Inside Look on Mrs. Pardun’s Class


Angela Pardun and her students and other teachers on March 5. Left to right: Bill Capaldo, para Julie Krehbiel, para Brandi Halterman, Angela Pardun, Clay Warner, Timmy Schultz, para Sara Harrell, para Hannah Laabs. Maddie Hammond, not pictured. Photo provided by Bill Capaldo.

Alexis Dorsett, Newspaper Editor

Angela Pardun is a staff member at North Polk High School that is in charge of special education, two resource times, and vocational skills. 

The students who are a part of the vocational skills class work on living, learning, and working skills. Specific skills they work on are “how to work in the kitchens so how to cook, how to prepare things, cleaning, how to store things either in the pantry or in the fridge, and then we also work on some different social skills like how to communicate with people. Then employment skills, customer service skills, how to have the stamina of working a shift, and a work location,” Pardun shared. 

She has a group of eight para educators that help her by working with a variety of students every day. When working with their students, they have to teach differently than other teachers would. Pardun stated, “It’s a lot about breaking down the skill for them. They all do a really great job of fulfilling the task they are assigned, but they need it to be in pieces.” Some ways they break it down are by using verbal directions or charting it out on posters that are hung up so they are able to follow their steps on their own.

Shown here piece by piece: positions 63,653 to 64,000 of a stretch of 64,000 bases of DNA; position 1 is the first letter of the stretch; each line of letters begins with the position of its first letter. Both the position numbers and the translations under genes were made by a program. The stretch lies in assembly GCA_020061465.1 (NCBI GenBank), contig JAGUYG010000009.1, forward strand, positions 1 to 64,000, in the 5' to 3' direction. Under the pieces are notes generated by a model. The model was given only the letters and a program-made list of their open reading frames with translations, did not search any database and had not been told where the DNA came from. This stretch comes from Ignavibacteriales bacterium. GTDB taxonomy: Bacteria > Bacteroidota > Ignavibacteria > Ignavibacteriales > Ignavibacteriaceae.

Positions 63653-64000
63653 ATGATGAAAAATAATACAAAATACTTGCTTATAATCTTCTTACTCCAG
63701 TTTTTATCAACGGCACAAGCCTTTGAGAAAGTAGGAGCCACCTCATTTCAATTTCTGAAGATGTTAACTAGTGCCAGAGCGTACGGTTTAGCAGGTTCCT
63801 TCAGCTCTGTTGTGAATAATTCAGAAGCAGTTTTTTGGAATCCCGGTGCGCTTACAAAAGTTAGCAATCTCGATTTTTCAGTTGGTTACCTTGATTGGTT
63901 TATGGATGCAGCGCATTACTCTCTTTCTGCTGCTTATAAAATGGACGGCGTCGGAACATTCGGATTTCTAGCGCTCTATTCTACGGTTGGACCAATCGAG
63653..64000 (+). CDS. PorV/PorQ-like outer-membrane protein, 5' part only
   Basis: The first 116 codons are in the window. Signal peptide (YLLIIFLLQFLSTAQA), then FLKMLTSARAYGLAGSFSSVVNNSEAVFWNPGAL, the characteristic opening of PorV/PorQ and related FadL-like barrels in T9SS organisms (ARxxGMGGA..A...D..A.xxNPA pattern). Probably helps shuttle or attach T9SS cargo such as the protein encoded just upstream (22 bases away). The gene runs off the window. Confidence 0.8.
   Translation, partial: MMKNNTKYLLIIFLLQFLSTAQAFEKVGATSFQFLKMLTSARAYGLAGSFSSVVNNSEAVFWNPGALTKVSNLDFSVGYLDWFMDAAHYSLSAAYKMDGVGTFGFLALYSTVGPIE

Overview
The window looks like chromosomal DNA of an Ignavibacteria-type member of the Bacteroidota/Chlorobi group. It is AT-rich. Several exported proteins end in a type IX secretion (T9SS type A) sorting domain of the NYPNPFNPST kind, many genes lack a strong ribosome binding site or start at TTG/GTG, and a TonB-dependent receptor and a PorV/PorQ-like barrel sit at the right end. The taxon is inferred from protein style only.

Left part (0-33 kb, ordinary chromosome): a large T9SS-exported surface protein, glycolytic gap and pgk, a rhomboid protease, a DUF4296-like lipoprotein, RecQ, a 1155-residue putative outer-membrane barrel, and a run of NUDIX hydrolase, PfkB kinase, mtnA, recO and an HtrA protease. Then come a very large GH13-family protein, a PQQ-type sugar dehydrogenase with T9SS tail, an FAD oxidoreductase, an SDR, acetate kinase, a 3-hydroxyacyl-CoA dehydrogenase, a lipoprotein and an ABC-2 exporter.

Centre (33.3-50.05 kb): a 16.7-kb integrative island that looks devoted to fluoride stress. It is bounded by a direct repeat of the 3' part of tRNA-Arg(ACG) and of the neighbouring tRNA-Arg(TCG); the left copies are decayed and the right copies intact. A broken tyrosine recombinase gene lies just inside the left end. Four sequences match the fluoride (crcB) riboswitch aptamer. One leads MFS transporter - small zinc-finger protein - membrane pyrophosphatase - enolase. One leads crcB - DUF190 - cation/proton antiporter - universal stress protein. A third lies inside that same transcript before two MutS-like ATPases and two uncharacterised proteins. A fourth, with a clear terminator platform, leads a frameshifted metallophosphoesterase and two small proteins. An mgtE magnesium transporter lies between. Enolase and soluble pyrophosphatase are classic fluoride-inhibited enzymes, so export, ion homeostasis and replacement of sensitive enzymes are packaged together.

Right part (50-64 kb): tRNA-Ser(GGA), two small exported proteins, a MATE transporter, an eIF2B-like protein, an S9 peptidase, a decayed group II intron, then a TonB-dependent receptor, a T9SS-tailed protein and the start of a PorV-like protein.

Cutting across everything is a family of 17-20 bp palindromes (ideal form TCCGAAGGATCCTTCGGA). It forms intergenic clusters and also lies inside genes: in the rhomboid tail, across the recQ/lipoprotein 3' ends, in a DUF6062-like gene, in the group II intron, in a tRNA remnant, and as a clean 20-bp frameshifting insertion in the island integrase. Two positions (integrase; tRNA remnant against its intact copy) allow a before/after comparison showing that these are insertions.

The importance of Pardun’s classes is to help prepare her students for life after high school. They teach them skills in the classroom that the students will transfer into outside of school situations. They work on simple things such as cleaning the dishes and making routines that will help support them as they leave high school. She also teaches her students the difference between using fresh herbs versus dried ingredients because prior to teaching she has a horticulture degree and likes to keep lots of plants in her classroom.  

 A new thing this year Pardun’s class does to help prepare her students is the coffee cart. She shares, “It’s been a really great way for the kids to experience a work-based learning environment on campus. It’s a good way to practice skills that then transfer with them as they go out to their jobs.” The students have three assigned jobs within the community that also help prepare them for life after high school, but to prepare for these jobs they use their experience from the coffee cart.